What does Bitcoin mean and how does it work?

In contrast to traditional currencies, Bitcoin is a digital currency that relies on peer-to-peer software and cryptography to operate free of central government control or oversight.

All bitcoin transactions are recorded on a public ledger that is stored on servers around the world. Anyone with a spare computer can create one of these servers, called a node. Instead of relying on a central source of trust like a bank, consensus is reached cryptographically across these nodes.

Whenever a bitcoin transaction occurs, it is broadcast to the network and is shared from node to node. Every ten minutes or so, these transactions are gathered together by miners to form a block and added permanently to the blockchain.

You can access virtual currencies using client software or a variety of online and hardware tools in the same way you would keep traditional coins in a physical wallet.

As of right now, bitcoin can be divided into seven decimal places: a thousandth of a bitcoin is known as a milli, and a hundred millionth of a bitcoin is known as a satoshi.

In reality, there is no such thing as a bitcoin or a wallet, just agreement among the network about ownership of a coin. To complete a transaction, a private key is used to prove ownership. An individual can simply memorize their private key and be able to retrieve or spend their virtual cash without having to do anything else, referred to as a “brain wallet”.

Does bitcoin have the ability to be converted into cash?

Any asset, including bitcoin, can be exchanged for cash. There are numerous BTC exchanges online where people can do this, but transactions can also be carried out in person or over any communications platform, allowing even small businesses to accept bitcoin. Bitcoin does not have an official mechanism for converting into another currency.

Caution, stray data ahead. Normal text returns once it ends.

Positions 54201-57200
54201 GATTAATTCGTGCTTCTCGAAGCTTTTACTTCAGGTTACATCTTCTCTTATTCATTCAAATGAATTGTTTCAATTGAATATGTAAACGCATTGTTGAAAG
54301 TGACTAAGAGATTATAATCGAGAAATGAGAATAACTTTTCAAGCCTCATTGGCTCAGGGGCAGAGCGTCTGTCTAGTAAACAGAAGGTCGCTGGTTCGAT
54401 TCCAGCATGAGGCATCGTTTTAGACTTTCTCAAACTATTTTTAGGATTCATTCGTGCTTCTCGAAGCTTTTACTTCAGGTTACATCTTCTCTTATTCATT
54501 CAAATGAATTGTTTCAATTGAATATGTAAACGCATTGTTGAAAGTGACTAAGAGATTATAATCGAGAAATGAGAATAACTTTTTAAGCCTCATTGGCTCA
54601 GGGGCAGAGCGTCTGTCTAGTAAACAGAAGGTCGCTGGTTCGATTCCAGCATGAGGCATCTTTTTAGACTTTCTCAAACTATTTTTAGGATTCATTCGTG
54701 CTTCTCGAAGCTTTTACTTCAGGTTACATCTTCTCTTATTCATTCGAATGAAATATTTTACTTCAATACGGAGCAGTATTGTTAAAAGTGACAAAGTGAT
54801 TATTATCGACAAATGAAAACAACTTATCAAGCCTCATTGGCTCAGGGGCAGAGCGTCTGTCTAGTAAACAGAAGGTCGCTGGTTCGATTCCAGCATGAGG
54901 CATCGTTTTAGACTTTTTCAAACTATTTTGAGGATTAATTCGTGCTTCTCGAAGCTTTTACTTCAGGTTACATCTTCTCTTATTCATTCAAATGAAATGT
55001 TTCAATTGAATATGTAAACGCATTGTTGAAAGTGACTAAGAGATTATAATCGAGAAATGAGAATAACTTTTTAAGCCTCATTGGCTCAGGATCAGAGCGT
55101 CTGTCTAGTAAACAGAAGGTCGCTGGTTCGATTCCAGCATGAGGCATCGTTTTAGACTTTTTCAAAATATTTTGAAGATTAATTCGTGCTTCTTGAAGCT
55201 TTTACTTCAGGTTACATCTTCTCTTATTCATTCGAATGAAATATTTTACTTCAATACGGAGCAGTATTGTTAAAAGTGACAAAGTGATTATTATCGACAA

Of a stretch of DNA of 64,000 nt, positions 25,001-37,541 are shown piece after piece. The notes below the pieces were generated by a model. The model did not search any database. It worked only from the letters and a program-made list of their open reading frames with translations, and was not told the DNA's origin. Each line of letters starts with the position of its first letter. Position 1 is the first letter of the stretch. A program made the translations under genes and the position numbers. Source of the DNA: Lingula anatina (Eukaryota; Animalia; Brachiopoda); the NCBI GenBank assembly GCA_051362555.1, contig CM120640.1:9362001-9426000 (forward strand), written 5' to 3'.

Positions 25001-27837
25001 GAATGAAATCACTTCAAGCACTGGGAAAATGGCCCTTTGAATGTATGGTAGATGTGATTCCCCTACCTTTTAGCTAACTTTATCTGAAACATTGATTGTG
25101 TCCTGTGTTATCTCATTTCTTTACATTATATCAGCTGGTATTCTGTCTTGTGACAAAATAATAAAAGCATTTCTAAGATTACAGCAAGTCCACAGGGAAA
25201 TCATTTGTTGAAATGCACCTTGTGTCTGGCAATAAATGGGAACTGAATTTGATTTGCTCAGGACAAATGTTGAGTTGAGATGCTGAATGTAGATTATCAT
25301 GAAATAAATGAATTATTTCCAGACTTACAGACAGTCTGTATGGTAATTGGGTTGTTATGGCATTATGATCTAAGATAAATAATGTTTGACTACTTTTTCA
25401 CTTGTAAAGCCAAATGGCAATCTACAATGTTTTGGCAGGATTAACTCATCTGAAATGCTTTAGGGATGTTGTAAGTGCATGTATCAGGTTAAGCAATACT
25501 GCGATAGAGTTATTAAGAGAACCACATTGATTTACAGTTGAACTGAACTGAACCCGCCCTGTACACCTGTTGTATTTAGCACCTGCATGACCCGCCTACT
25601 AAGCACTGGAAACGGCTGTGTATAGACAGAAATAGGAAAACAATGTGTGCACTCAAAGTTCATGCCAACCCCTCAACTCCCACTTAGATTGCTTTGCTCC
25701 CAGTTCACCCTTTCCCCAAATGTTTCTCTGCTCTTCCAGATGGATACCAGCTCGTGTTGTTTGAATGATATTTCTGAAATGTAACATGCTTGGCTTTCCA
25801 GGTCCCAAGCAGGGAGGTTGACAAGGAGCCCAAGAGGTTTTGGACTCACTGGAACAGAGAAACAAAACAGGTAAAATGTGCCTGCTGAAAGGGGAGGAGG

Unlike many of the world’s most stable national currencies, like the US dollar and British pound, bitcoin is not based on anything inherently valuable. This is also true for many of the world’s most stable currency networks since they have left the gold standard.

Why do bitcoins exist?

In order to provide an alternative payment system free of central control, Bitcoin was created as a means for people to send money over the internet. The digital currency works just like traditional currency, except that it is not regulated by a central authority.

Are bitcoins safe?

The cryptography behind bitcoin is based on the SHA-256 algorithm designed by the US National Security Agency. There are more private keys that could be tested (2256) than atoms in the universe (estimated to be somewhere between 1078 and 1082). Therefore, cracking this would be impossible.

Bitcoin exchanges have been hacked and funds have been stolen in several high-profile cases, but the services invariably stored the digital currency on behalf of customers. In these cases, the website was compromised, not the bitcoin network.

In theory if an attacker could control more than half of all the bitcoin nodes in existence then they could create a consensus that they owned all bitcoin, and embed that into the blockchain. But as the number of nodes grows this becomes less practical.

Bitcoin doesn’t have a central authority, so anyone who makes an error with a transaction on their wallet has no recourse. If you send bitcoins to the wrong person or lose your password, there is no one to turn to.

Ultimately, quantum computing could break it all, of course. Many cryptography relies on mathematical calculations that are extremely difficult for current computers to do, but quantum computers work very differently and can perform them in fractions of a second.

 

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